This year we took several steps to include employers more closely in our work. We established our first Employer Engagement Council, chaired by Sue Anderson, SSM Regional President, which sets the strategic direction for engaging and listening to employers. WCHQ will release a toolkit on obesity care that employers can use in their benefit design and working with providers during the first quarter of 2024. In the new year, we will see more of this work as we aim to listen to employers’ needs and provide tools that employers and providers can use together to improve patient outcomes.

As the year ends, I am grateful for the steady leadership of our board of directors.  

Departing Board Members:

A sincere thank you to departing board members who collectively served on the board for a  total of nearly twenty years.  

  • Marilu Bintz, MD, Gundersen Health System
  • David Gesko, DDS, HealthPartners
  • Paul Pritchard, MD, Prevea Health
  • Jim VanderMissen, Primary Care Associates of Appleton

Welcome New Board Members:

  • Jill P. McMullen, MD, Gundersen Health System
  • Samantha Klebe, DO, Marshfield Clinic
  • Todd Thierer, DDS, HealthPartners
Jill P. McMullen, MD;  Samantha Klebe, DO; and Todd Thierer, DDS

SPOTLIGHT: Composite Ranking to Assist Members with Benchmarking Across Measures

Under the direction of WCHQ’s Measure Advisory Committee, comprised of clinicians, measurement and quality experts, the new composite measure summarizes member performance across all measures and benchmarks participants into percentile rankings based on performance.

This year-long effort gives members a tool to discuss their results across all 27 publicly-reported WCHQ measures by providing enhanced benchmarking capabilities.

"In the sphere of ambulatory quality measurement, integrating all of WCHQ's measures into a composite framework elevates the way we can talk about quality performance," shares Chris Elfner, VP of Bellin Health’s Clinically Integrated Network and Measurement Advisory Committee chairman. "It allows us to move the discussion beyond individual measure performance and better understand health system performance. Many members have been doing something like this on their own, so it makes sense to have the Collaborative provide a standard model."

The new composite ranking is currently available to WCHQ members only and was included in WCHQ’s recent release of the latest public reporting results.

Member Success Story

Ann Taake, Quality Improvement Specialist, Primary Care Associates of Appleton

Primary Care Associates of Appleton Uses Self-Measured Blood Pressure Monitoring to Increase Blood Pressure Control

Self-measured blood pressure monitoring (SMBP) with clinical support is a proven strategy to lower blood pressure and increase medication adherence (Community Preventive Services Task Force, 2017). Primary Care Associates of Appleton (PCAA) has successfully incorporated SMBP into patient care and the electronic health record (EHR), resulting in significant improvements in blood pressure control.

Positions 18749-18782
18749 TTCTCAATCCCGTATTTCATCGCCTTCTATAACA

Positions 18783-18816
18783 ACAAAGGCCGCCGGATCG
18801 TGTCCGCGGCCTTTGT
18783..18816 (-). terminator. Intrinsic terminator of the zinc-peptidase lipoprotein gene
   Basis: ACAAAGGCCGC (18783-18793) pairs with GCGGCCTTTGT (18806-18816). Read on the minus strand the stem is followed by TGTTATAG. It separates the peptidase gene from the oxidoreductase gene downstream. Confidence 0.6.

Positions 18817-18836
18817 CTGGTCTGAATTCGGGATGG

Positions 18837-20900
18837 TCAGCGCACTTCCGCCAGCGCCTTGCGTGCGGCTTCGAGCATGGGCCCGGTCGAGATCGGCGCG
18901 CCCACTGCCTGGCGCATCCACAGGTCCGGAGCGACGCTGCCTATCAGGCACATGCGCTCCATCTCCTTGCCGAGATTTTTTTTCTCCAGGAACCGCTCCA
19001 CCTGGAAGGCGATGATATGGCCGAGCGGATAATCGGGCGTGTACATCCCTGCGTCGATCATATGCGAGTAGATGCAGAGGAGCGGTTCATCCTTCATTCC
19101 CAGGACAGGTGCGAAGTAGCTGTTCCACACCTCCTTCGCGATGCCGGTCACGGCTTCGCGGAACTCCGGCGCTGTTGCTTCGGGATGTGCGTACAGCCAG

PCAA plans to increase the number of patients using SMBP and overall blood pressure control. PCAA shares their best practices:

  • Ensure sufficient primary care teams are supporting patients using SMBP so that every patient interested in doing SMBP has a team to support them. Since launching the SMBP program in 2021, PCAA increased the number of provider teams utilizing SMPB from 4 teams to 24 teams.
  • Coordinate with health plans that offer SMBP benefits to make SMBP easy for patients. PCAA worked closely with Network Health through a pilot, to offer free home blood pressure monitors and training for their enrollees that completed the PCA training. Network Health identified eligible patients and ensured they took advantage of this benefit.
  • Make the SMBP service affordable and accessible. PCAA currently uses a no-copay code to ensure patients are not charged. The two codes used for SMBP are 99473 and 99474.
  • Utilize an automated SMBP registry. PCAA received support from the Wisconsin Community Health Empowerment Fund (WCHEF) in 2023 to change from a manual process to an automated registry through the electronic health record. Health care registries improve the quality and safety of services and provide a mechanism for recording the SMBP in the EHR.

Program statistics include:

  • 433 patients trained prior to 2023. Eighty-nine percent of those returned “first home results” to their provider as indicator of compliance. Patients that go through training, but do not send in their first round of results, or “first home results,” despite outreach reminders, are counted as not completed with the program.
  • 313 patients added since the beginning of 2023.
  • 23/31 teams are utilizing SMBP which is a participation rate of 74%.
  • 2 staff are offering one day a month for SMBP training and device accuracy tests that any team can schedule with.